Marginalized

Marginalized

One of my first encounters with a foreign student is one that I will never forget. I was sitting with a few students, having the typical introductory conversation by informing one another on what we’re studying and where we’re from. After getting through the basics, one African female student asked me, “Is Black Lives Matter really a thing in the U.S.?” I immediately smiled; I knew she was referring to the negative press of the movement. By asking if what she saw on the news was “really a thing” she seemed to insinuate that whatever it is sounded unreal or even absurd. She talked about how she’s seen and read about the riots and arrests that have happened because of police brutality. I shared with her that Black Lives Matter is not only very real thing -- it’s a movement. I told her that where you are and what’s happening at that specific time, determines what you’ll see happening in the movement. I assured her that, for the most part, it’s not as if as soon as you walk out of your house for the day, you will be shot because you’re Black. After the last comment her body relaxed and she said,

“Okay, because I was thinking about visiting the United States.”

This instance reminds me of how much of an impact the media has on all of us. If we don’t have a personal experience in another country or around another culture, we take what the media presents and interpret it as doctrine. We don’t always consider what part of the story is left out. It’s not surprising that although African Americans have progressed in status, the media still mainly marginalizes us and downgrades that progress to portray us as nothing more than general stereotypes. However, the tragedy in this is that there are some who internalize these stereotypes, thus discrediting the progress and unknowingly perpetuating inequality.

My internal reflections of marginalization didn’t stop here. In one of my classes, we were discussing wicked problems, problems that are complex with no simple solution. The initial question posed was in relation to who should have access to higher education in the British system. We had to choose between a black boy, Sean, who received the grades BBB, and a white girl, Chloe, who received ABB. Chloe came from a private school, while Sean came from a public institution. As we gave an explanation as to why we made our decisions, I would say that quite a few students chose Chloe because of her grades and background in private school. They, therefore, believed she was the better student because of her qualifications and resources.

I asked the question, how can we assume she’s better because she was able to go to private school? What if Sean is just as qualified but just didn’t have the resources to attend a private school or receive extra help? Consequently, the conversation became about potential versus attainment. Another international student posed the idea that in choosing Chloe, whose grades were only slightly higher despite her background and access to resources, we increase the gap between classes, and thus, races. One student, a white male, responded to this by exclaiming, “Well whose fault is that?” Yeah! He actually said this. Many people chuckled. I wasn’t sure if he was serious or joking. However, internally, it was a huge problem for me. Many of the exchange students from the United States, whether in favor of Chloe or Sean, gave more diverse responses, taking into consideration the systemic issues that I hear a lot about at UNC Chapel Hill.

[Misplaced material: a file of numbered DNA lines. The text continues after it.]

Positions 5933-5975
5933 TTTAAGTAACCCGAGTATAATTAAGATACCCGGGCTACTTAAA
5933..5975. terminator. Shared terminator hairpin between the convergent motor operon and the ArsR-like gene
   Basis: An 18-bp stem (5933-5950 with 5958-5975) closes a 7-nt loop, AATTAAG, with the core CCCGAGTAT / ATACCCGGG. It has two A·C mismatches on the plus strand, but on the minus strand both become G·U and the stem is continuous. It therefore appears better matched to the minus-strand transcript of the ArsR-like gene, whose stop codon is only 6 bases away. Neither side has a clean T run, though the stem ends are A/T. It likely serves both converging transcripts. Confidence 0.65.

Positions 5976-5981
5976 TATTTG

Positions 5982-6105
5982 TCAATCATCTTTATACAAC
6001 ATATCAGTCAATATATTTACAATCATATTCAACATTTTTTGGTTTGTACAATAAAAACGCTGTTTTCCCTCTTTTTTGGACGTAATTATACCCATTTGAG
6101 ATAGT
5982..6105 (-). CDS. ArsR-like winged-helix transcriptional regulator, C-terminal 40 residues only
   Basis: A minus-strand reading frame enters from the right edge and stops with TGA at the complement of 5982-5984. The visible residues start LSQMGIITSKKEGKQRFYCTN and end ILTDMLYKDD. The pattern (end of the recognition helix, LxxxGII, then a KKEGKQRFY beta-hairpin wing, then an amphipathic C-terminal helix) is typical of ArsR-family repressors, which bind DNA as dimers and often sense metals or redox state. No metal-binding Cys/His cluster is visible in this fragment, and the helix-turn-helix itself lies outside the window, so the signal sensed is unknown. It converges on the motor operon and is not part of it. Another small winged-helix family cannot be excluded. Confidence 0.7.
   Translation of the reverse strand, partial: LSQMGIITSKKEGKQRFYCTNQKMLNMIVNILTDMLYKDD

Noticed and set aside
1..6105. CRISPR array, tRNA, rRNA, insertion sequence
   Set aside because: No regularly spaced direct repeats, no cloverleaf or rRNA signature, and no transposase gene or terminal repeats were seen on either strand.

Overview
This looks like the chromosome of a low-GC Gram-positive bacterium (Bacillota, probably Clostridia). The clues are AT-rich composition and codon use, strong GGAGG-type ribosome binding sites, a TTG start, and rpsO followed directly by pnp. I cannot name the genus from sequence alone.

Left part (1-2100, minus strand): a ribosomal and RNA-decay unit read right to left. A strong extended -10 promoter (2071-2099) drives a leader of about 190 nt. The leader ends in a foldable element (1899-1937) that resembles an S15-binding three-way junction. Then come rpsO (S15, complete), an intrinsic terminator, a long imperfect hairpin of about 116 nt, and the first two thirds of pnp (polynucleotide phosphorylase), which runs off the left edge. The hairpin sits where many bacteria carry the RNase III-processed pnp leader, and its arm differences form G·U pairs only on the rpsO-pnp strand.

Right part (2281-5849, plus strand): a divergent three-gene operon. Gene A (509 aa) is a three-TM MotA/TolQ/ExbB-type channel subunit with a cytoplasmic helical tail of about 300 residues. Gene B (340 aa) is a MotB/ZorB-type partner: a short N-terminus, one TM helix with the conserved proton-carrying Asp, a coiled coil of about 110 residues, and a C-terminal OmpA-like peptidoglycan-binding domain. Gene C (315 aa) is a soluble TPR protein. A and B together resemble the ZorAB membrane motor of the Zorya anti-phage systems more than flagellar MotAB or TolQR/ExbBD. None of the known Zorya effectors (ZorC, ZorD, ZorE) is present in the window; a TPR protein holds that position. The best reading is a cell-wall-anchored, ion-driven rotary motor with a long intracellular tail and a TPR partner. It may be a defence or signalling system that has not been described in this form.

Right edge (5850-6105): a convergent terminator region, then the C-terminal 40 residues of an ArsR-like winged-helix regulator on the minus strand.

Even though it was a hypothetical situation to get us to understand the complexity of wicked problems, I was able to observe the wicked problem surrounding me. Some of the students have the very mindsets that prevent blacks and the impoverished from attaining higher education. It’s this mindset that writes us off before we’ve even gotten a chance to prove our ability. We are marginalized because there are many of us who don’t have access to resources such as tutors, or a private school education. Though I have been blessed with my former private school experiences, there are others, like Sean, who aren’t able to receive the extra assistance. Even without the extra aid, he was one grade away from obtaining the same grades as Chloe. Yet it is because of that small difference that many saw him as unqualified.

These two experiences have influenced me to be very reflective, in every circumstance, while studying abroad in Manchester. I personally have not experienced marginalization that prevented me from gaining access to higher education. Nor has the media directly caused me to personally be stereotyped. However, from these two moments, I now look forward to more conversations that I can have to get a sense of how others think here, as well as help, eradicate and dismantle the thought processes that lead to being marginalized as a group. I am inspired to help change the thinking that many have become complacent both within and beyond the classroom.

My Pre-Departure Thoughts

The Intersections of the African Diaspora

The Intersections of the African Diaspora